|3rd President of Estonia|
8 October 2001 - 9 October 2006
|Toomas Hendrik Ilves|
|Chairman of the Supreme Council of Estonia|
29 March 1990 - 5 October 1992
Estonian SSR: 29 March 1990 - 8 May 1990
|Lennart Meri (President)|
|Chairman of the Presidium of the Supreme Soviet of the Estonian Soviet Socialist Republic|
8 April 1983 - 29 March 1990
|First Secretary||Karl Vaino|
|Himself (Chairman of the Supreme Council)|
|Born||10 May 1928|
|Political party||Communist Party (Before 1994)|
People's Union (1994-2001, 2007-2012)
Conservative People's Party (2012-present)
Arnold Rüütel OIH (Estonian pronunciation: ['?rnold 'ry:tel]) (born 10 May 1928) served as the last chairman of the Presidium of the Supreme Soviet of the Estonian SSR from April 8, 1983, to March 29, 1990, Chairman of the Supreme Soviet of the Estonian SSR (from May 8, 1990: Supreme Council of the Republic of Estonia) from March 29, 1990, to October 6, 1992, and was the third president of Estonia from October 8, 2001, to October 9, 2006. He was the second president since Estonia regained independence in 1991. Rüütel also served as one of fifteen Deputy Chairmen of the Supreme Soviet of the USSR.
Rüütel born in Pahavalla village in Laimjala Parish, Saaremaa. His parents were Feodor Rüütel (1900-1965) and Juulia Rüütel (1905-1995). He graduated from the Agricultural College in Jäneda in 1949.
He worked as a senior agronomist in Saaremaa (1949-1950) and then as a teacher at the Tartu School of Agricultural Mechanization (1955-1957). In between those two jobs, he served his term in the Soviet Army. In 1957, he was appointed as the director of the experimental farm of the Research Institute of Veterinary Medicine and Animal Husbandry, and in 1963 he was appointed director of the Tartu Reference State Farm, remaining in this position until 1969. He graduated from the Estonian Academy of Agriculture in 1964. From 1969 to 1977, Rüütel was rector of the Estonian Academy of Agriculture. On April 8, 1983, he was appointed as Chairman of the Presidium of the Supreme Council of the Estonian SSR; thus he was also one of the 15 deputy chairmen of the Supreme Soviet of the USSR. On March 29, 1990, he was elected as Chairman of the Supreme Council of the Republic of Estonia. He served during the confirmation of Estonia's independence on August 20, 1991. Rüütel continued in office until October 6, 1992.
Rüütel was also a member of the Constitutional Assembly from 1991 to 1992, which drafted the new Constitution of the Republic of Estonia. He stood as a candidate in the first presidential election in 1992. In the first round, where the people voted, Rüütel came first, receiving 43% of the votes. The second round was held in the Riigikogu, whose members voted for the two leading candidates of the first round; there, Rüütel lost to Lennart Meri.
In 1991, Rüütel took his Doctorate in agriculture. He served as Chairman of the People's Union of Estonia from 1994 to 2000, and was elected as a member of the Estonian Parliament, the Riigikogu, in 1995, where he acted as Vice-Chairman until 1997. He ran for president in the 1996 election (this time an indirect election with no popular vote) and lost to Meri once again.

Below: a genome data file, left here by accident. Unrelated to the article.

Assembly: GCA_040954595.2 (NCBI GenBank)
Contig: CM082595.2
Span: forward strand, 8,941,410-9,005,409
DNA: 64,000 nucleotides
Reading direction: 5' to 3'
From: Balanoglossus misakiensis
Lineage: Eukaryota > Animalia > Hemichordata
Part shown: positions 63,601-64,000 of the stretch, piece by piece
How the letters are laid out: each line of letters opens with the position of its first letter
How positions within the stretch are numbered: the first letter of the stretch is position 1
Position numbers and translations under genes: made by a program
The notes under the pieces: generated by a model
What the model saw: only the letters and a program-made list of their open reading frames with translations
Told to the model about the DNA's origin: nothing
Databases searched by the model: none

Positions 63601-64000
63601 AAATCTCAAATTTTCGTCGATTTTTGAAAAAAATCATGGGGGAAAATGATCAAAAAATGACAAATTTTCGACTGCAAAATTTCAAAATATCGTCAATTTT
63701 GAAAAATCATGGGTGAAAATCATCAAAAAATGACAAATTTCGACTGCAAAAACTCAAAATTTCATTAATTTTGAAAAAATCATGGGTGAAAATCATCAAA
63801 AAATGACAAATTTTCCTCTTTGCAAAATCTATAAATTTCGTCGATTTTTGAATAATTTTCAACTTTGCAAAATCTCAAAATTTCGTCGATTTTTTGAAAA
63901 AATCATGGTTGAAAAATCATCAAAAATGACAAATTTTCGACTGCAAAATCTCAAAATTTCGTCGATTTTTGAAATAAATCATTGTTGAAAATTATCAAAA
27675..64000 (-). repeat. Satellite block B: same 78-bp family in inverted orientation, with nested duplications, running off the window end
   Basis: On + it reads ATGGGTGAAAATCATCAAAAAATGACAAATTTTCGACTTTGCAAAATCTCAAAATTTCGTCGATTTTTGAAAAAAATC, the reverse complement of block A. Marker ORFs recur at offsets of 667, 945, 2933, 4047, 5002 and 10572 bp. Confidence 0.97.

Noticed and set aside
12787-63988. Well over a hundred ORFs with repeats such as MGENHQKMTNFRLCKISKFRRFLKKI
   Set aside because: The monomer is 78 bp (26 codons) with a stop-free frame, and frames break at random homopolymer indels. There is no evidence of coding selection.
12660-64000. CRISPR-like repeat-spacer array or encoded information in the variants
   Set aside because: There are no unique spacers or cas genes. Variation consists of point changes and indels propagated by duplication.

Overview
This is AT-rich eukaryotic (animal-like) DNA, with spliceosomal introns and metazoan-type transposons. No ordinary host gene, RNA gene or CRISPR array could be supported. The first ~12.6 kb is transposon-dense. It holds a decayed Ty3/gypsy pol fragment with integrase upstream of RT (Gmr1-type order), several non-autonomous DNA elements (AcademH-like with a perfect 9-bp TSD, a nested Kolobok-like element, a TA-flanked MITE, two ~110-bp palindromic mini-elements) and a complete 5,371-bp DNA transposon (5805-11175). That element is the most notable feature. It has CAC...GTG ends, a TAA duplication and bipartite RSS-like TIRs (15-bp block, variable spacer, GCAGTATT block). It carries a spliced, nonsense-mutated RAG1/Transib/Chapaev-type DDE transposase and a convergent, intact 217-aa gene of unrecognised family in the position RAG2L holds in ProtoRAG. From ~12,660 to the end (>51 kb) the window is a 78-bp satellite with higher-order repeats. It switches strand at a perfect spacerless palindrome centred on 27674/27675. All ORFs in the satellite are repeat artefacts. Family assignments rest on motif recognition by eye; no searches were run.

He was elected president by an electoral college on September 21, 2001, defeating Toomas Savi in the final round by votes of 186 to 155. Rüütel was inaugurated as President of the Republic on October 8, 2001. Mart Laar's cabinet eventually fell later the same year. Rüütel announced in his election manifesto that his principal aims would be to reduce the negative effects that Estonia's speedy economic changes had had on a large number of people, and to seek greater solidarity within the society.
|List of diplomatic visits by Arnold Rüütel|
|City and Country||Dates||Notes|
|Warsaw, Poland||6 November 2001||Working visit.|
|Helsinki, Finland||20-21 November 2001||Official visit.|
|Moscow, Russia||21 January 2005||Working visit.|
The end of Rüütel's term was overshadowed by several controversies. On the Independence Day military parade on February 24, 2005, Rüütel repeatedly congratulated soldiers on 'Victory day' (Estonian Victory Day is on June 23), which caused speculation about the then 76-year-old president's mental health. In January 2006, Estonian Television reported that Rüütel's underage granddaughters had organized a party in the presidential palace and drunk alcohol. Later that year, the newspaper Eesti Ekspress published archived documents suggesting that Rüütel as a top functionary of the Estonian SSR was involved in the persecution of scientist Johannes Hint (later sentenced to jail in a show trial) by the KGB. Rüütel himself commented that he had tried to defend Hint.
As Rüütel's term was due to end in October 2006, he announced on June 7, 2006, that he would be a candidate for re-election, thus ending speculation as to his candidacy. In late August, the parliament failed to elect a President. The election of Ene Ergma and Toomas Hendrik Ilves by the parliament was blocked by Rüütel's supporters, who did not take out ballots. The electoral college met to vote for a president on September 23. The latest opinion polls (September 2006) had suggested that Rüütel's popular support was around 31 per cent (Ilves' support was 51%); Rüütel was more popular amongst the elderly and the Russian-speaking minority. In the electoral college, Rüütel received 162 votes against 174 for Ilves. Rüütel congratulated the winner and offered his assistance. Rüütel's presidency therefore expired at the end of his term, and Ilves took office on October 9, 2006.
Rüütel voiced support for Mart Helme of the Conservative People's Party of Estonia in the 2016 Estonian presidential election. Since leaving office, he has continued to meet with his former counterparts, including Kazakh president Nursultan Nazarbayev and Moldovan president Petru Lucinschi.